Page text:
National Water-Quality Assessment (NAWQA) Project
Oxygen levels, dissolved minerals among factors responsible for high concentrations of radium in untreated water from aquifer that underlies six states
U.S. Geological Survey scientists have shed new light on processes that happen deep underground.
These processes — which cause radium to leach from aquifer rocks into groundwater — are responsible for high concentrations of naturally occurring radium in groundwater from the Cambrian-Ordovician aquifer. This aquifer provides more than 630 million gallons of water a day for public supply to parts of Illinois, Iowa, Missouri, Michigan, Minnesota, and Wisconsin.
A newly published USGS study helps explain how radium isotopes 224, 226, and 228 make their way into water in the Cambrian-Ordovician aquifer and where concentrations are highest. The study, part of the USGS National Water Quality Assessment Project, reports that water that was recharged into the aquifer long ago, that contains greater amounts of dissolved minerals, and that is low in dissolved oxygen is more likely to leach radium from the surrounding rock.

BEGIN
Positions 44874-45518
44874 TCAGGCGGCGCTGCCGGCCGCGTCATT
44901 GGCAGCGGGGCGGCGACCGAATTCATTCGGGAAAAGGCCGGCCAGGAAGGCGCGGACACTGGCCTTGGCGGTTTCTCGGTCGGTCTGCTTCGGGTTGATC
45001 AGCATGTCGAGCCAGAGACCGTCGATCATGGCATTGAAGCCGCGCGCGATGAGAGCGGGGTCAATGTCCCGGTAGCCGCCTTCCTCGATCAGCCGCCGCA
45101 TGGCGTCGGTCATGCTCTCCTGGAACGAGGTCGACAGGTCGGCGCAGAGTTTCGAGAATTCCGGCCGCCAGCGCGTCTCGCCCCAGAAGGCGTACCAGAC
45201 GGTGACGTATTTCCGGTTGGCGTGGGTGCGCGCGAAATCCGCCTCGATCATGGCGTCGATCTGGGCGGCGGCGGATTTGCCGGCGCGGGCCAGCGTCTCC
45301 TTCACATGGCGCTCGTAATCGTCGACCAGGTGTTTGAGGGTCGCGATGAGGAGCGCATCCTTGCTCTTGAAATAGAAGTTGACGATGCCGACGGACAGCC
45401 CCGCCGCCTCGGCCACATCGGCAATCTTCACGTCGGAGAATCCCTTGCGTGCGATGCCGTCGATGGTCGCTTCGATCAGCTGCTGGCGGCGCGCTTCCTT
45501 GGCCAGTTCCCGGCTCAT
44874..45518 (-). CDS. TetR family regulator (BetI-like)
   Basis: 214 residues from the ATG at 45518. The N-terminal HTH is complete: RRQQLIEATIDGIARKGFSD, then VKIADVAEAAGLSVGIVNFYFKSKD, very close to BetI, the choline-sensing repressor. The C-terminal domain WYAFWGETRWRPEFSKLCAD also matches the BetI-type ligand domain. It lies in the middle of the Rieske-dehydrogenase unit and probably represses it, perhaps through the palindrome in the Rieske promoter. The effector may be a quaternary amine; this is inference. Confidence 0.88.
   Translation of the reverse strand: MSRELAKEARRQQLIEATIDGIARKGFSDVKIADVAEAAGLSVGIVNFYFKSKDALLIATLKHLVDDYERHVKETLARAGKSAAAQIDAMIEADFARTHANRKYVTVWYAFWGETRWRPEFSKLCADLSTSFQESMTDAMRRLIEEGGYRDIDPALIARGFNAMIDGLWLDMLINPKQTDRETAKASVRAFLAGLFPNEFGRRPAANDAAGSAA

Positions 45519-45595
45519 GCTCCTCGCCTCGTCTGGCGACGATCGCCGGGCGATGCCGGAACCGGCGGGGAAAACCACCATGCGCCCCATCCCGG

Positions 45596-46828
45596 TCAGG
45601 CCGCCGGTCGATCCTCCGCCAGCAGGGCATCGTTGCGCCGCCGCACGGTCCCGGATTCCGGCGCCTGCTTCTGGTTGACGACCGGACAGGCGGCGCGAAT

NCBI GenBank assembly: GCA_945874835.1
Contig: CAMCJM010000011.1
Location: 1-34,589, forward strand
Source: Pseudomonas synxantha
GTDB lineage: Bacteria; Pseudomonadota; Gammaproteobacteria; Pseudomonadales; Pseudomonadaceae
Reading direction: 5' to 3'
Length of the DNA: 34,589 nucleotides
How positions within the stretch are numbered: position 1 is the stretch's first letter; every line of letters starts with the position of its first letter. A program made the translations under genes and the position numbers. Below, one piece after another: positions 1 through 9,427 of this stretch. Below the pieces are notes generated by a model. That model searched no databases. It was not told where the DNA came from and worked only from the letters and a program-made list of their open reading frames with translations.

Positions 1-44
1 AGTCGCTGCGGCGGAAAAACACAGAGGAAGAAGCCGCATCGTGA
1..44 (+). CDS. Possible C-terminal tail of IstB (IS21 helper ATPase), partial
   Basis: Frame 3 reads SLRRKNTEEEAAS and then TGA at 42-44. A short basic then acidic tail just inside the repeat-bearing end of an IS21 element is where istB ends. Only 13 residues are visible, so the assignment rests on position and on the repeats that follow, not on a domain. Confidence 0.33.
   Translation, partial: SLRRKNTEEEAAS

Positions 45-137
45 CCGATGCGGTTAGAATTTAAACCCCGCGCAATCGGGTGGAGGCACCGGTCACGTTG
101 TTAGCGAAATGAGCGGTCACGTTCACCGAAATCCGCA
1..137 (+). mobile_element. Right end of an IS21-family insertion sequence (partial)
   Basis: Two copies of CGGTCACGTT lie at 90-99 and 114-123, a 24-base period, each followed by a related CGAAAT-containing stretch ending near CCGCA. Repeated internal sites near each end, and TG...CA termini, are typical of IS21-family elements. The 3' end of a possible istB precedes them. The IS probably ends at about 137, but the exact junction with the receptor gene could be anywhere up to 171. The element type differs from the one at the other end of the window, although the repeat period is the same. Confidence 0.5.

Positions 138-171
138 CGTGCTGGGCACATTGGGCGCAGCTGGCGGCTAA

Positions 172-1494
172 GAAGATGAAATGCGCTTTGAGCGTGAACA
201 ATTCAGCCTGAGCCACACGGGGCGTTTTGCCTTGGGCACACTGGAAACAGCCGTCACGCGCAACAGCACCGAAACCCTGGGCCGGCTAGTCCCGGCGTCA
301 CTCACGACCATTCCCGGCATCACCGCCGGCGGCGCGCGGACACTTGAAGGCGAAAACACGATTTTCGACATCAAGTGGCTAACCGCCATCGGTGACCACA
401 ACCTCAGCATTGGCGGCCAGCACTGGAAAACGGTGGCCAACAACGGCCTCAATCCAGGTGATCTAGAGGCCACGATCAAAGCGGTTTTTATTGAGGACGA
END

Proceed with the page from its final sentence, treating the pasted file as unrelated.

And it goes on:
The groundwater tested came from public supply wells, before treatment and distribution. Radium can be removed from drinking water through treatment, thereby limiting the health risks it poses. Private wells were not tested during this study, however, more than half a million people get their drinking water from private wells that tap the Cambrian-Ordovician aquifer. These homeowners might consider having their water tested for radium.
For additional information on the article, contact Paul Stackelberg, email@example.com.
Stackelberg, P.E., Szabo, Z., and Jurgens, B. Radium mobility and the age of groundwater in public-drinking- water supplies from the Cambrian-Ordovician aquifer system, north-central USA. Sci. Total Environ. 2017. https://doi.org/10.1016/j.apgeochem.2017.11.002.
Explore USGS interactive maps— Decadal Trends in the Quality of the Nation’s Groundwater:
Untreated groundwater from public-supply wells in the confined region of the Cambrian-Ordovician aquifer was more likely than wells in the unconfined region to contain combined radium at levels above the Maximum Contaminant Level (MCL) for drinking water of 5 picocuries per liter. Low concentrations of dissolved oxygen and high concentrations of dissolved minerals are among the factors that cause radium to leach from the aquifer rocks into the groundwater.
The Cambrian-Ordovician aquifer is a source of drinking water for residents of Minneapolis and other cities in the upper Midwest.